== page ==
Factbox: Nuclear power plans in the Gulf and beyond

(BestGrowthStock) – Many countries in the Middle East and North Africa have said they want to develop civilian nuclear programmes to meet rising power demand.

The Gulf Cooperation Council — a loose economic and political alliance of six Arab states, including Kuwait, Saudi Arabia, Bahrain, Qatar, Oman and the UAE — said in 2007 it was studying a joint nuclear energy programme.

Across the world, nuclear is seen by many as a long-term solution to high fuel costs and an effective way to cut carbon emissions from the electricity generation sector.

Below are the nuclear aspirations of OPEC members, who are seeking to burn less oil in power generation and to maximize its availability for export, as well as the energy aspirations of other Middle Eastern countries.


The United Arab Emirates in December awarded a South Korean consortium the contract to build four nuclear power plants with total capacity of 5,600 megawatts.

The contract calls for the first plant to come online in 2017 and for all four reactors to be completed by 2020. The plants will be the first nuclear generation plants in the Gulf Arab region.

The UAE said it expected to order more nuclear power plants in the future.


This year, Saudi Arabia commissioned Finnish management consultancy Poyry to explore the possibility of getting involved in as many stages of the nuclear energy cycle, including the enrichment process, as possible.

U.S. Shaw Group and Japan’s Toshiba Corp said this month they had formed a partnership to chase potential nuclear power projects in Saudi Arabia.

The firms said they would team with Exelon Nuclear Partners “to pursue opportunities to provide a full complement of services to design, engineer, construct and operate new nuclear electric generating plants in Saudi Arabia.”

France and Saudi Arabia said last year they were close to finalizing a civilian nuclear energy cooperation agreement, while the United States and Russia are also interested in helping the world’s top oil exporter to develop nuclear energy.


Russia has been Tehran’s main nuclear partner, building Iran’s first nuclear power plant near the city of Bushehr, which is set to begin operations later this year.

Tehran says the 915-megawatt plant would only be used for generating electricity.

But the West accuses Iran of covertly seeking to make nuclear weapons. Iran has announced dates for starting the power plant in the past that have been missed. (For a FACTBOX-Iran’s Bushehr nuclear plant click here)


Kuwait is considering developing nuclear power to meet demand for electricity and water desalination. It has held talks with France’s Areva SA.


Algeria aims to build its first commercial nuclear power station by around 2020 and to build another every five years after that, energy minister Chakib Khelil said last year.

He said Algeria had atomic energy agreements with Argentina, China, France and the United States and was also in talks with Russia and South Africa.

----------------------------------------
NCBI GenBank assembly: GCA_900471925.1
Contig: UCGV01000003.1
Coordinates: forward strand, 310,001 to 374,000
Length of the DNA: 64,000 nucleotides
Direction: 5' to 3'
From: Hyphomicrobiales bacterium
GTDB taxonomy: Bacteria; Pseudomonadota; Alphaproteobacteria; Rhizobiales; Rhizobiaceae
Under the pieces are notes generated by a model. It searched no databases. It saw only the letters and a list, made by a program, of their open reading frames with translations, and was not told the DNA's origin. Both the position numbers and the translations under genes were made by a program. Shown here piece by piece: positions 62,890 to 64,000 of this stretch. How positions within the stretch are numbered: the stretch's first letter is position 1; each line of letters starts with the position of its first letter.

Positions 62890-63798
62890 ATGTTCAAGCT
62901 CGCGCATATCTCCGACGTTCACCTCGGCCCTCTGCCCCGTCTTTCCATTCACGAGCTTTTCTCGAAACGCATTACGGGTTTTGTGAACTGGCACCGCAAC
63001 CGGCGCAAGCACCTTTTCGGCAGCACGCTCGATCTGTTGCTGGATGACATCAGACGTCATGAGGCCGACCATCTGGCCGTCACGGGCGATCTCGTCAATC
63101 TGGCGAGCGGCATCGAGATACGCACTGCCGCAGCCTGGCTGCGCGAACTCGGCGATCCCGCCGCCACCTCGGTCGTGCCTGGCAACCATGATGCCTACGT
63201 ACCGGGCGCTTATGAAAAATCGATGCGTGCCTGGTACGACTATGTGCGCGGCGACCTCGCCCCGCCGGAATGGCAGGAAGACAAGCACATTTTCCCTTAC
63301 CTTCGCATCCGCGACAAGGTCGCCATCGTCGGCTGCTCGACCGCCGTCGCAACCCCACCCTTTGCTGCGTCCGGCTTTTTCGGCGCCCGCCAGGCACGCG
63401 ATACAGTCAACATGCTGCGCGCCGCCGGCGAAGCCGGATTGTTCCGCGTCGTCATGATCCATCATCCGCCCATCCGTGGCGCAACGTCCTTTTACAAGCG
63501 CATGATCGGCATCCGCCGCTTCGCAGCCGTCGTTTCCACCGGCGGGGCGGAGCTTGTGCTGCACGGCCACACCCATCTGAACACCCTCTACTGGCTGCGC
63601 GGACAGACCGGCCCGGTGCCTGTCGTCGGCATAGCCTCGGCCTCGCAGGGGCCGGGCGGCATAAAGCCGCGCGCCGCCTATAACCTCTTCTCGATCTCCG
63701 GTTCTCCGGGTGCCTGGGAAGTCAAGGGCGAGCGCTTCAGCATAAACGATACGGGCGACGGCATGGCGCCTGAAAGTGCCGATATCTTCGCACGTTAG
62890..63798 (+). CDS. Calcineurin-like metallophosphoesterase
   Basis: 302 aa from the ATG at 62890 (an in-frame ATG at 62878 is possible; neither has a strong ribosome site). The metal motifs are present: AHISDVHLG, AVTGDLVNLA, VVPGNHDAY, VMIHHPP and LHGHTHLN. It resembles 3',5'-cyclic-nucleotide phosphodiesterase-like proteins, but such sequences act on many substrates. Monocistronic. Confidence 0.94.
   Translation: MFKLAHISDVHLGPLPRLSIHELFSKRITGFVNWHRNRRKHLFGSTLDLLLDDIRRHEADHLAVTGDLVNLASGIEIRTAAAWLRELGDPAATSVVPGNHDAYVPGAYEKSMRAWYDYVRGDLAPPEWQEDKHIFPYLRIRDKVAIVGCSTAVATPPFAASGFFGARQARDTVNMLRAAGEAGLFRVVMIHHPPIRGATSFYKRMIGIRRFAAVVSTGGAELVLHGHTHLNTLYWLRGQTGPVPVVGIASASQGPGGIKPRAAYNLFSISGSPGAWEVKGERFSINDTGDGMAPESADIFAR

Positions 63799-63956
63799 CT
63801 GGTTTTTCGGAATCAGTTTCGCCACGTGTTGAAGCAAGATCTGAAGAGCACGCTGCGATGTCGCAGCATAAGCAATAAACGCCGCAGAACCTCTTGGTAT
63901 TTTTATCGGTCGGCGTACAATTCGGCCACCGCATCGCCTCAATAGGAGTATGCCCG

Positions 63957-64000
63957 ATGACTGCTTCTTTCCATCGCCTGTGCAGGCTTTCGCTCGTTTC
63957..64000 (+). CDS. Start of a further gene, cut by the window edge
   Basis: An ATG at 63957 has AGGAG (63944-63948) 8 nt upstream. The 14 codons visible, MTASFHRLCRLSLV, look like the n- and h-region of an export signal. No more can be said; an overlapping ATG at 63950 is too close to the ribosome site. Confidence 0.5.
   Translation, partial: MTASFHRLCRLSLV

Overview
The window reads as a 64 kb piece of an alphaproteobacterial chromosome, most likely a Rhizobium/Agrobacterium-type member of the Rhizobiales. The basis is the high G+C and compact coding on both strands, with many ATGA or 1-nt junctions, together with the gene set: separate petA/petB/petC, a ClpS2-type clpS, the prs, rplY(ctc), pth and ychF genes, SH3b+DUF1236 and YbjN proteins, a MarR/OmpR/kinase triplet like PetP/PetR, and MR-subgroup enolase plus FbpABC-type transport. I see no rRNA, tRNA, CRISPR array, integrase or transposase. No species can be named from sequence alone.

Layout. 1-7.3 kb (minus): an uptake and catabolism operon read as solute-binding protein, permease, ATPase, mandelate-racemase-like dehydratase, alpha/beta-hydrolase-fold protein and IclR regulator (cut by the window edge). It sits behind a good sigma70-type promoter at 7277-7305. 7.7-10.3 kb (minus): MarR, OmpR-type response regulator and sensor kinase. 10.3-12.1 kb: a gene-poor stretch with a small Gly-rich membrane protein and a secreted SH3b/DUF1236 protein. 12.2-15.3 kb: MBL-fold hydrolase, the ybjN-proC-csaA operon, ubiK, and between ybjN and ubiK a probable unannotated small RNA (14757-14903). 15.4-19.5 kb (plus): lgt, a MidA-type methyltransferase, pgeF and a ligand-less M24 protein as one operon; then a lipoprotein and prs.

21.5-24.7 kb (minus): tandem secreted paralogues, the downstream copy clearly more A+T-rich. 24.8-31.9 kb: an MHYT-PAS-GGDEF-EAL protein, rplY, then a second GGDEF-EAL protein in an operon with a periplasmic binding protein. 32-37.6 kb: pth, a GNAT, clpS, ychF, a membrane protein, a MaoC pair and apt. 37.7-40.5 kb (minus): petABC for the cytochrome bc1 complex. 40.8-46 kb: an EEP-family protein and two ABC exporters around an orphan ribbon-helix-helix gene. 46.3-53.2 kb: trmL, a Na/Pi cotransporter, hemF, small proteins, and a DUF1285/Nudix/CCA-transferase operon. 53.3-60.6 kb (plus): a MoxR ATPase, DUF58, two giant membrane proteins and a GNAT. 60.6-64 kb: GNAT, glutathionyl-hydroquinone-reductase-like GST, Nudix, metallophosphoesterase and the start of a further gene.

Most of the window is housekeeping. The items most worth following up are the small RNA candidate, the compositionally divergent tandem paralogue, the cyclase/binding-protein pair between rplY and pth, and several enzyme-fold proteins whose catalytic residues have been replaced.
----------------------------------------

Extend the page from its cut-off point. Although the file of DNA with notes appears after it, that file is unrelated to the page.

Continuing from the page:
“Toward 2020 we will probably have our first reactor and we’ll probably have a reactor every five years after that,” he said.

The country has big uranium deposits and two nuclear research reactors but no uranium enrichment capacity.

Algeria and China agreed in 2008 to cooperate on developing civilian nuclear power.

Algeria also has atomic energy agreements with several other countries.


Moscow and Libya said in November 2008 they were negotiating a deal for Russia to build nuclear research reactors for the North African state and supply fuel.

Officials said a document on civilian nuclear cooperation was under discussion at talks between Libyan leader Muammar Gaddafi and Russian Prime Minister Vladimir Putin.

Under the deal, Russia would help Libya design, develop and operate civilian nuclear research reactors and provide fuel for them.


Initial Qatari interest in nuclear power plants has waned with the fall in international oil and gas prices, a Qatari official said in November 2008.

“It is less economically viable now, and less attractive. The potential costs are changing with the turmoil in financial markets, the economic slowdown and development of alternative fuels,” Yousuf Janahi, manager of business development at Qatar’s state-owned power company Kahramaa, said.

If Qatar decided to go ahead with building a nuclear plant, feasibility studies showed it would be unlikely to bring a reactor into operation before 2018.

French power giant EDF signed a memorandum with Qatar in early 2008 for cooperation on development of a peaceful civilian nuclear power programme.


Egypt announced plans to build several nuclear reactors to meet rising power demand in 2007. China, Russia, France and Kazakhstan have all offered to cooperate in building them.

Egypt signed a deal in June 2009 with Australia’s WorleyParsons for nuclear power consultancy.

Industry observers have suggested the United States could be willing to help Egypt develop its nuclear programme if Egypt gave up the right to enrich uranium and reprocess spent nuclear fuel, processes that can be used to make weapons-grade nuclear materials.


Amman plans to build a nuclear power plant by 2017.

Jordan has signed cooperation agreements with France, China and Canada to co-operate on the development of civilian nuclear power and the transfer of technology.

Jordan had talks with French nuclear energy producer Areva

in 2008 on building a nuclear power reactor.

Stock Market Today

(Compiled by Daniel Fineren, Simon Webb and Amena Bakr; Editing by Barbara Lewis and William Hardy)

Factbox: Nuclear power plans in the Gulf and beyond